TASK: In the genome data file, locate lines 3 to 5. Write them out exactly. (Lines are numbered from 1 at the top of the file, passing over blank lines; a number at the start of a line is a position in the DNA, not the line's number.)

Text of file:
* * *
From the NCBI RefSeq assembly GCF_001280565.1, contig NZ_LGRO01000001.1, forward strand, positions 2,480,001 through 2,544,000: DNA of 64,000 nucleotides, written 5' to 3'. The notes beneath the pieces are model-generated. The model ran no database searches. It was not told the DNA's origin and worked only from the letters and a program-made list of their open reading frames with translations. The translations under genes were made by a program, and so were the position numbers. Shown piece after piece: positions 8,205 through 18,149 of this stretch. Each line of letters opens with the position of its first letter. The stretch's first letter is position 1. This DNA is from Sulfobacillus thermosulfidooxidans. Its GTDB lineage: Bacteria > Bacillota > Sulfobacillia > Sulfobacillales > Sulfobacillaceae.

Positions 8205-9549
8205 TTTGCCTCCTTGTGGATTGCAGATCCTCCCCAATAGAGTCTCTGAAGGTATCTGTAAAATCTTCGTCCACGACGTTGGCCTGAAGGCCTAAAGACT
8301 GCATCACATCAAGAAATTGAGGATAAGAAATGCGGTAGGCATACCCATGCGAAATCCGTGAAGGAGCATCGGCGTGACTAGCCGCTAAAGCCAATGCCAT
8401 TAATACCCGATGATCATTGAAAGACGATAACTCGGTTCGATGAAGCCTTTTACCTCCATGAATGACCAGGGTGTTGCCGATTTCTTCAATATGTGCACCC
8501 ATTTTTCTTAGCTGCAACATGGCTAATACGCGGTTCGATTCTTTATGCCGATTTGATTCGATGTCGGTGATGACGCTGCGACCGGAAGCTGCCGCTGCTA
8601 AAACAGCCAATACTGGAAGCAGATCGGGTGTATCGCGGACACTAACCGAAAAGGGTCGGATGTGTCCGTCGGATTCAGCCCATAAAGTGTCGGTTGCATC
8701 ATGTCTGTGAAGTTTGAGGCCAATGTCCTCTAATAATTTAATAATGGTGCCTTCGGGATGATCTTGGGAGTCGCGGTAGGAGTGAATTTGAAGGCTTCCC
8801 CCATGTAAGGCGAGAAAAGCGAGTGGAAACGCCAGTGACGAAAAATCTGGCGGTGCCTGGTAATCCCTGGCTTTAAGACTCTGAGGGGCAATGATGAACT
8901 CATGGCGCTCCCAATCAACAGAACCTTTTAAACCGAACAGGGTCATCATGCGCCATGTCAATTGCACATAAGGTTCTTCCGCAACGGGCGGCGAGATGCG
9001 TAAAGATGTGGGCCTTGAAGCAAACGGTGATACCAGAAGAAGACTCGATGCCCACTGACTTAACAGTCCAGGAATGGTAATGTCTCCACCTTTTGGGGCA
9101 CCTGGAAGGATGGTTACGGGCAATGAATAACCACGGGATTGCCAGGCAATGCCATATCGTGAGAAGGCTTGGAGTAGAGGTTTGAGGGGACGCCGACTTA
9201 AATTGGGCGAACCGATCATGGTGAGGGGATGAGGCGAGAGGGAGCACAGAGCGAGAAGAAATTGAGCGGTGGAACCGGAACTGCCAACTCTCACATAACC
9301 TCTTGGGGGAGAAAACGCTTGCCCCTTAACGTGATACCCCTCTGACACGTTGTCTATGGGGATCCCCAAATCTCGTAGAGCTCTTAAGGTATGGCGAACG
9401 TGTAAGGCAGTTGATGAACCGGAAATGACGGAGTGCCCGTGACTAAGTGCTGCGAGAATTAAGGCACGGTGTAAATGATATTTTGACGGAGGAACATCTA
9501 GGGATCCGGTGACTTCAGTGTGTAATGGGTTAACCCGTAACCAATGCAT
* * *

8205 TTTGCCTCCTTGTGGATTGCAGATCCTCCCCAATAGAGTCTCTGAAGGTATCTGTAAAATCTTCGTCCACGACGTTGGCCTGAAGGCCTAAAGACT
8301 GCATCACATCAAGAAATTGAGGATAAGAAATGCGGTAGGCATACCCATGCGAAATCCGTGAAGGAGCATCGGCGTGACTAGCCGCTAAAGCCAATGCCAT
8401 TAATACCCGATGATCATTGAAAGACGATAACTCGGTTCGATGAAGCCTTTTACCTCCATGAATGACCAGGGTGTTGCCGATTTCTTCAATATGTGCACCC